Version 8.12 of this Linux distribution targeted for SBCs was released by DietPi this month. The inclusion of compatibility for the OKdo ROCK 5B and NanoPi R6S SBCs is particularly noteworthy. The latest top-of-the-line Rockchip RK3588 SoC with quad Cortex-A76 and quad Cortex-A55 is included in the ROCK 5B. In comparison to solutions like Debian, Raspberry Pi OS, and Armbian, what makes DietPi attractive as an operating system for both higher-end and lower-end SBCs is that it places a major emphasis on being the most efficient. Smaller binary size, less RAM utilisation, and better performance are the results of this.
ROCK 5 Model B - DietPi now supports the new Radxa flagship SBC with hardware ID 78.
R6S NanoPi - DietPi now supports FriendlyELEC's new flagship router SBC with hardware ID 79.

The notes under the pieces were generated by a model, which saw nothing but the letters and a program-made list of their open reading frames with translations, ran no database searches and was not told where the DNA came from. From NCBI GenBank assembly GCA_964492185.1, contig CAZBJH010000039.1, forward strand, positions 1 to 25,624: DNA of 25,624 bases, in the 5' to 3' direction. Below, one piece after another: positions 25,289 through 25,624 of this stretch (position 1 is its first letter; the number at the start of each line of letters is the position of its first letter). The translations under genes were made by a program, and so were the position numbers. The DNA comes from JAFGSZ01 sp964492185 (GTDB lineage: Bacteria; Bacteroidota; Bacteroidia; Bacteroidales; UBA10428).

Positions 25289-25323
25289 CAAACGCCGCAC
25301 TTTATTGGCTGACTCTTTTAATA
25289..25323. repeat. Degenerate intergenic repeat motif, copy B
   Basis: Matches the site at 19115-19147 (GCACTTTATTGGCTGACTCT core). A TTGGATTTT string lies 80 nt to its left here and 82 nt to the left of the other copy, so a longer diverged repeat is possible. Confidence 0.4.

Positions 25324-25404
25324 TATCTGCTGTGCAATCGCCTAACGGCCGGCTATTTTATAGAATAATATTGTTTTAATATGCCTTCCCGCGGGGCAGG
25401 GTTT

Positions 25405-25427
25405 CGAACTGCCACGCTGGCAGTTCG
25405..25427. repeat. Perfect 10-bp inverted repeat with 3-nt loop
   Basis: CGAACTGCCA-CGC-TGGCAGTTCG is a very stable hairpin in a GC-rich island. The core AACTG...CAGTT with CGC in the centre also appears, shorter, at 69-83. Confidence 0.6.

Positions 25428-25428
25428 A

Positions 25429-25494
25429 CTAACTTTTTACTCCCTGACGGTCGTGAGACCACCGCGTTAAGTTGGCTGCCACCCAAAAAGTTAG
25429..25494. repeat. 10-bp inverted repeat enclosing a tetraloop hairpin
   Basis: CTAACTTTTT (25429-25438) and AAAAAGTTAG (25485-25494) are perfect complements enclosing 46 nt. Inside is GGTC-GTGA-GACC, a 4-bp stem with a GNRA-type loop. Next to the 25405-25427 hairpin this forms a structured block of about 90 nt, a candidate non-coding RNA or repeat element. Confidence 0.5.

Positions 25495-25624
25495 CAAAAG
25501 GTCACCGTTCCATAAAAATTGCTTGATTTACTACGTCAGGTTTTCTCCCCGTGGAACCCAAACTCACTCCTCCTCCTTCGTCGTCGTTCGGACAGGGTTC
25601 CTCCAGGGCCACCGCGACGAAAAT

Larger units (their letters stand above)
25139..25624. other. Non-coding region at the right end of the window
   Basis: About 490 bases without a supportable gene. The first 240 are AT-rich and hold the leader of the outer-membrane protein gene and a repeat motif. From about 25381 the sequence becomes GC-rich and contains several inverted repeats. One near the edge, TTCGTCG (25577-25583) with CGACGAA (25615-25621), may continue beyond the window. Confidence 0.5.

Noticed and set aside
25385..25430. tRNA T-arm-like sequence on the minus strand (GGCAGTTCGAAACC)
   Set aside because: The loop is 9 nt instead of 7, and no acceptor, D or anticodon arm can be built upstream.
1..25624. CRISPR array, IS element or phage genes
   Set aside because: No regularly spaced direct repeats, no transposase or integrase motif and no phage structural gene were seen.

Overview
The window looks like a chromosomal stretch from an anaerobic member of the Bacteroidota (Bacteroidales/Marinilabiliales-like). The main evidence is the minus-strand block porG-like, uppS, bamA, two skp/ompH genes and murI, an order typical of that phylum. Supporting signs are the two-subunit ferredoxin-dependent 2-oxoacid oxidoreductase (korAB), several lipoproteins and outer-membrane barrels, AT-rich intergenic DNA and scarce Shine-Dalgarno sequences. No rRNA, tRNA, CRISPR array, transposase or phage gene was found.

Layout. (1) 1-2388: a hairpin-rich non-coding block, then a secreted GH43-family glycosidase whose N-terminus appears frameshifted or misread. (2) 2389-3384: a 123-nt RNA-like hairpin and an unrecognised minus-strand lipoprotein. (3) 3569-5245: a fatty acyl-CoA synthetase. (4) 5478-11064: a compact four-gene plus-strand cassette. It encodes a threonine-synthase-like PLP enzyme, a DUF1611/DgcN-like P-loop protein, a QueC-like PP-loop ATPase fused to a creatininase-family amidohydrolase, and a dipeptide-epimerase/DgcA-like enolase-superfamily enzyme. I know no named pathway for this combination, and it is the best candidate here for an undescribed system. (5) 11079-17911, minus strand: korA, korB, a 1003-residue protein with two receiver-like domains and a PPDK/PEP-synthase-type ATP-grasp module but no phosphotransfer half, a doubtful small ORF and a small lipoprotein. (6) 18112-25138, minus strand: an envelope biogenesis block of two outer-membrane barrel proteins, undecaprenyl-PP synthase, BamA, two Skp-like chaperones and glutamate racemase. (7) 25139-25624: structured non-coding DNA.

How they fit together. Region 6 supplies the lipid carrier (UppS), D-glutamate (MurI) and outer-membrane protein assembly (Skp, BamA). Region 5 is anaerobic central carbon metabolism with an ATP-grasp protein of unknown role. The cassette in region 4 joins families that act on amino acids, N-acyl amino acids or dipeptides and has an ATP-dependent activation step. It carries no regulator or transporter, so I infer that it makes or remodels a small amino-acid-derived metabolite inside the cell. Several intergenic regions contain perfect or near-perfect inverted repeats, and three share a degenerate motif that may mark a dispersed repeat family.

The DietPi setup process is just as simple as with the aforementioned alternatives, with the exception that you are immediately given access to a large number of additional customization options. With features like the optional graphical interface that are simple to add, the out-of-the-box experience and selecting okay on the provided defaults are likely to be more than adequate for the majority of users, but resourceful users can change specifics about the hardware, the filesystem, and more.
DietPi undoubtedly feels like a lot lighter experience when installed on a Raspberry Pi Zero than the existing Raspberry Pi OS, which is based on Debian Bullseye. DietPi is based on Debian as well, but it frees up a lot more RAM and storage, which is a huge help when using a Raspberry Pi Zero or other constrained hardware. Whether or not it's appropriate to bring up in public, DietPi surely makes the point that many current standard SBC pictures are very chubby.